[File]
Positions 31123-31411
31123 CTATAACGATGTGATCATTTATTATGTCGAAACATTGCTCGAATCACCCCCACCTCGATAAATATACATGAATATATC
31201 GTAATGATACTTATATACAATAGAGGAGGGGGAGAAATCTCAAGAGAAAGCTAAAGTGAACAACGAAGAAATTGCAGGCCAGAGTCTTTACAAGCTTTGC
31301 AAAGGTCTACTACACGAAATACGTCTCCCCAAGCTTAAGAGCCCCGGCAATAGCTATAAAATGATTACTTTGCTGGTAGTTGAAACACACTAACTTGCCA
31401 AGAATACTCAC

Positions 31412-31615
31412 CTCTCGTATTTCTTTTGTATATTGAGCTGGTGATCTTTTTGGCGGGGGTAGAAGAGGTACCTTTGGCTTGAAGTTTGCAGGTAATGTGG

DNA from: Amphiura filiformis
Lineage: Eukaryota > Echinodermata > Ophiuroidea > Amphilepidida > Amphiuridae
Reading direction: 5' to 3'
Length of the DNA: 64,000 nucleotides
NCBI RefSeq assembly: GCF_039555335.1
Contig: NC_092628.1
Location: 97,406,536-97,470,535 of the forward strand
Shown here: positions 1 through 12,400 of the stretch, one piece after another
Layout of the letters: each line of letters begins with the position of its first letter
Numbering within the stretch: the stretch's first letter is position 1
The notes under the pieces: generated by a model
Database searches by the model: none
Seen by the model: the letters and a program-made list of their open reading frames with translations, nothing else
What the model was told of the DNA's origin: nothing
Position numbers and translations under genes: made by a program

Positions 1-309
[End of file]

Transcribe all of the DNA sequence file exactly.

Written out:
Positions 31123-31411
31123 CTATAACGATGTGATCATTTATTATGTCGAAACATTGCTCGAATCACCCCCACCTCGATAAATATACATGAATATATC
31201 GTAATGATACTTATATACAATAGAGGAGGGGGAGAAATCTCAAGAGAAAGCTAAAGTGAACAACGAAGAAATTGCAGGCCAGAGTCTTTACAAGCTTTGC
31301 AAAGGTCTACTACACGAAATACGTCTCCCCAAGCTTAAGAGCCCCGGCAATAGCTATAAAATGATTACTTTGCTGGTAGTTGAAACACACTAACTTGCCA
31401 AGAATACTCAC

Positions 31412-31615
31412 CTCTCGTATTTCTTTTGTATATTGAGCTGGTGATCTTTTTGGCGGGGGTAGAAGAGGTACCTTTGGCTTGAAGTTTGCAGGTAATGTGG

DNA from: Amphiura filiformis
Lineage: Eukaryota > Echinodermata > Ophiuroidea > Amphilepidida > Amphiuridae
Reading direction: 5' to 3'
Length of the DNA: 64,000 nucleotides
NCBI RefSeq assembly: GCF_039555335.1
Contig: NC_092628.1
Location: 97,406,536-97,470,535 of the forward strand
Shown here: positions 1 through 12,400 of the stretch, one piece after another
Layout of the letters: each line of letters begins with the position of its first letter
Numbering within the stretch: the stretch's first letter is position 1
The notes under the pieces: generated by a model
Database searches by the model: none
Seen by the model: the letters and a program-made list of their open reading frames with translations, nothing else
What the model was told of the DNA's origin: nothing
Position numbers and translations under genes: made by a program

Positions 1-309